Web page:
Bat flies are very active on the host, mainly the winged species of Streblidae, which are able to fly for short distances when disturbed (Marshall 1981). Therefore, the trapping methodology used in this work, by causing at least some winged specimens to fly off the host, could have underestimated the parasite prevalences, intensities as well as mean intensities. In general, the abundances found for species of Streblidae can be considered low in the study area, when compared with the findings of Wenzel (1976) and Fritz (1983). Factors that influence parasitism rates are type of shelter the bat host uses, bat species associations in the shelters and the behavior of hosts and their parasites. Caves are considered favorable shelters for bats and their parasites, for they provide a favorable microclimate. In such habitats, bat colonies, although variable seasonally, may include several hundred individuals (Kunz 1982). This tends to favor the ectoparasites by providing an abundant source of food, high success in dispersal, as well as protection and the favorable conditions of humidity and temperature (Marshall 1981). However, caves do not occur in the study area and this may have forced the bat hosts to seek less favorable roost sites. Therefore, the size of the bat population at each roost could have acted as a factor in limiting the size of the ectoparasite population. Wenzel et al. (1966) suggested that the host must have a population of at least 50 individuals in a shelter in order to be able to maintain a successful population of batflies. This may explain why Streblidae occurred in small numbers or were absent from some hosts. Behavioral factors such as grooming could also limit the numbers of ectoparasites. The primary function of grooming is to rearrange the hair and remove debris, but it also plays a role in removing ectoparasites (Marshall 1981). Another behavioral factor that may play a role in determining the extent of parasitism is that larvipositing females leave the host when it is in the shelter, and this could happen immediately prior to the host leaving the shelter to forage. However, studies of this behavior have not been done.

The occurrence of T. joblingi on C. perspicillata agrees with the findings of Wenzel (1976), who considers this bat to be the primary host for this fly, and who stated that the occurrence of this batfly on other hosts is incidental. However, based on the numbers reported by Wenzel (1976) and Fritz (1983) for Central America and Venezuela, the population density of T. joblingi in southeastern Brazil is much smaller. The tendency for this species to be collected more often on male bats can be explained by the fact that C. perspicillata is gregarious in forming colonies where several harems are formed with few adult males monopolizing the access to the females (Williams 1986), a fact that seems to occur all year. Pregnant females tend to isolate themselves in more exposed conditions, whereas males either remain in the harems or join groups formed by other "single" males. A male may have more than one harem in different shelter sites (Fleming 1988). This author suggested that this behavior of changing shelters by males and the isolation of females in harems may be a way of minimizing the exposure of females to batflies, preventing the offspring from generating heavy parasite loads. In addition, this could be a strategy for reducing or eliminating local populations of batflies because the Streblidae, when off the host, are not resistant to unfavorable environmental conditions. On the other hand, adult male bats that roost in groups become more parasitized than the solitary hosts. This suggest either a behavioral of physiological difference between males.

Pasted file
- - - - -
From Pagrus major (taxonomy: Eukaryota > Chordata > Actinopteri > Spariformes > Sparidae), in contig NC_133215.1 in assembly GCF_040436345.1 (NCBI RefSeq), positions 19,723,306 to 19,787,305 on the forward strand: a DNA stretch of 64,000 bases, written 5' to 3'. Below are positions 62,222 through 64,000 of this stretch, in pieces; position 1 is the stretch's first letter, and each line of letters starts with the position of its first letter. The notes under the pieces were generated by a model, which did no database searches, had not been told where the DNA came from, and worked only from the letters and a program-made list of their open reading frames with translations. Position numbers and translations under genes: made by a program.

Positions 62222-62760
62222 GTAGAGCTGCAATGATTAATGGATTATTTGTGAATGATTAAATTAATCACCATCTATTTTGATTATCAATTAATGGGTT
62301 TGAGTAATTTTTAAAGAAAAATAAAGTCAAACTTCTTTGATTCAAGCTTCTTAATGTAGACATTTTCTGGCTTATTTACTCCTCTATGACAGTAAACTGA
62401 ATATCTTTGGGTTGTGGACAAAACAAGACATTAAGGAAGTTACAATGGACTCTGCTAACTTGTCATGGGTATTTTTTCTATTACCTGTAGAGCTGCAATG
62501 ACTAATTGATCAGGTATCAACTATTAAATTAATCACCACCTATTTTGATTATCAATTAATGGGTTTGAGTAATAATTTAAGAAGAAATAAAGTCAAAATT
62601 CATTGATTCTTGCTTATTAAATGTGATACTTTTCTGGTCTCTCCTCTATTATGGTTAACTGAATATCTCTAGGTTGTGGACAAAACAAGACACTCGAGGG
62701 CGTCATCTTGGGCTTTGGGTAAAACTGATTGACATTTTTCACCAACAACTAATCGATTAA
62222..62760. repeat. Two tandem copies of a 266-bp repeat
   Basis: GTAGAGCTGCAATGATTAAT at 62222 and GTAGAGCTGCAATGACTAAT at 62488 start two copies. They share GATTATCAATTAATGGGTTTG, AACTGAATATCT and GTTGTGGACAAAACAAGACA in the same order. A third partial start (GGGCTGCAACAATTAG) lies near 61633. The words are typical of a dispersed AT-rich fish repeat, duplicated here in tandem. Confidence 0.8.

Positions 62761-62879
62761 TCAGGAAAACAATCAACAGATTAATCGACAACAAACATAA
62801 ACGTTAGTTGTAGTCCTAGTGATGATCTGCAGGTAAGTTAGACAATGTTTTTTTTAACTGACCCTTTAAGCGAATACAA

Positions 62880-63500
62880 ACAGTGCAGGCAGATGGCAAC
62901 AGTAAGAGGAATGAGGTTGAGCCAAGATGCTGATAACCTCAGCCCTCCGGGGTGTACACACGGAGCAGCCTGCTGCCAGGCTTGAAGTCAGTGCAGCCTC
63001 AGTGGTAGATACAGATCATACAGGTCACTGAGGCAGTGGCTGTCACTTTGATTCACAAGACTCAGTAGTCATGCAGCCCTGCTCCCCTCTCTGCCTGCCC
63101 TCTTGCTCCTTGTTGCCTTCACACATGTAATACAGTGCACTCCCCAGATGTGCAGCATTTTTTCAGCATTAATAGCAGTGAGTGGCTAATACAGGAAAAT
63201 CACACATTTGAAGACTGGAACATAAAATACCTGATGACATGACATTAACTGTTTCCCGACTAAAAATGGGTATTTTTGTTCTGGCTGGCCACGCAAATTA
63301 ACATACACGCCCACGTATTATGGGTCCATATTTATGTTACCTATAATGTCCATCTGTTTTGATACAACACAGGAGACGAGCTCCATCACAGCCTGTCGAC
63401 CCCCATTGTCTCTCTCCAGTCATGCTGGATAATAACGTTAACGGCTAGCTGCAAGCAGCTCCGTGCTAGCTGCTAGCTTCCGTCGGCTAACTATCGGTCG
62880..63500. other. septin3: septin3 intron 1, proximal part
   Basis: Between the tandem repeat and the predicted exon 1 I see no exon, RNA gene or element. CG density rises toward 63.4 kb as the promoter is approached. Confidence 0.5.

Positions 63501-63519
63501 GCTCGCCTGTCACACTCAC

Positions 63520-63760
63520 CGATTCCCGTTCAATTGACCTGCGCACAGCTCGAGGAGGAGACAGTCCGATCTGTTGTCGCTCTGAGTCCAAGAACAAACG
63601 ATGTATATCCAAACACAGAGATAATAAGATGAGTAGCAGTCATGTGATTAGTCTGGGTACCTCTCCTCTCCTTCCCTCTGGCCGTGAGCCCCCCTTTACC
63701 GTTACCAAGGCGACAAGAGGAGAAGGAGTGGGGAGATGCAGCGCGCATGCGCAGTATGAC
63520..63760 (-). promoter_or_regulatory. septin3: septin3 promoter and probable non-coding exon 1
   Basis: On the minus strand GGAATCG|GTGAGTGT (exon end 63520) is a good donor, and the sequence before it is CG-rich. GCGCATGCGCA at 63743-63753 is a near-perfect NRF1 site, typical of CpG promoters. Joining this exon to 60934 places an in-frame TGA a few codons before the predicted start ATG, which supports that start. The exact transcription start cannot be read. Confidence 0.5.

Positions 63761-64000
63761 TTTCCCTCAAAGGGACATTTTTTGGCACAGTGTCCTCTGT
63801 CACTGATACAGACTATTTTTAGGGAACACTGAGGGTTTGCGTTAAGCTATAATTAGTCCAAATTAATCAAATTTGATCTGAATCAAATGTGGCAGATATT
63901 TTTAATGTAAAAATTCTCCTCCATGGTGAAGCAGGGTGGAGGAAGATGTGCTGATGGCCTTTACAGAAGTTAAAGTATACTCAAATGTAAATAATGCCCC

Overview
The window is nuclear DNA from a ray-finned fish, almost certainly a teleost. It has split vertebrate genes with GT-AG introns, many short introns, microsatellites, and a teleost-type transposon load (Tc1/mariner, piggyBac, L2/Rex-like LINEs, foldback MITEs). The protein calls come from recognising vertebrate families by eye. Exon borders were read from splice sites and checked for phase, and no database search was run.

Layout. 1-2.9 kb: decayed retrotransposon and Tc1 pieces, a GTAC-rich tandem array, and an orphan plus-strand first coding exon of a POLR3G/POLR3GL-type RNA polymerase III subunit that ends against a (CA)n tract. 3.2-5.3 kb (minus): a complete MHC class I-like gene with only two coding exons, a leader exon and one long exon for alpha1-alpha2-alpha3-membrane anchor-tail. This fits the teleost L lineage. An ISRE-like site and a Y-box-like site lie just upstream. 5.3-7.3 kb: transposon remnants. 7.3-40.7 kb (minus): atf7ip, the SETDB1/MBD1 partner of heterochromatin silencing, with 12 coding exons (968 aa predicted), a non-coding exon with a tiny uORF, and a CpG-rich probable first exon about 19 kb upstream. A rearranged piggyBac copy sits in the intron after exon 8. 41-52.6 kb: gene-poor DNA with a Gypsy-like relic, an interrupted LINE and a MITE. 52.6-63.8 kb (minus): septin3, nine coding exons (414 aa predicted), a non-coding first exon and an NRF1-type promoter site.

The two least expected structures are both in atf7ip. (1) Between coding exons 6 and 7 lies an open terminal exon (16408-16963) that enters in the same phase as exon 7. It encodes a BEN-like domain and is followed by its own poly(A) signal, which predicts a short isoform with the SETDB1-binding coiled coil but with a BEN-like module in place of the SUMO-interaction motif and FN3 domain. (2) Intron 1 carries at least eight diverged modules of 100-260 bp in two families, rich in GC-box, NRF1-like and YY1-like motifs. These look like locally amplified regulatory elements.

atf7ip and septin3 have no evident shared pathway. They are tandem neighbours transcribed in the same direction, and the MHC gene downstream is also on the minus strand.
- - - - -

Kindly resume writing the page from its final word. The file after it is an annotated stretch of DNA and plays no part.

The specific incidence and infestation rates, as well as parasitic load of A. falcata were significantly higher on females of S. lilium. This suggests that this bat species is gregarious, with females being predominant in shelters that would function as sites of reproduction and for tending the offspring. The preference for young females could be due to behavioral or physiological factors, or both, of the host. Young females may be less active, causing little disturbance for the parasite. In addition, their epidermis is thinner favoring blood feeding by the batflies (Marshall 1981). On reaching sexual maturity, the females disperse to join new colonies, thereby dispersing their parasites.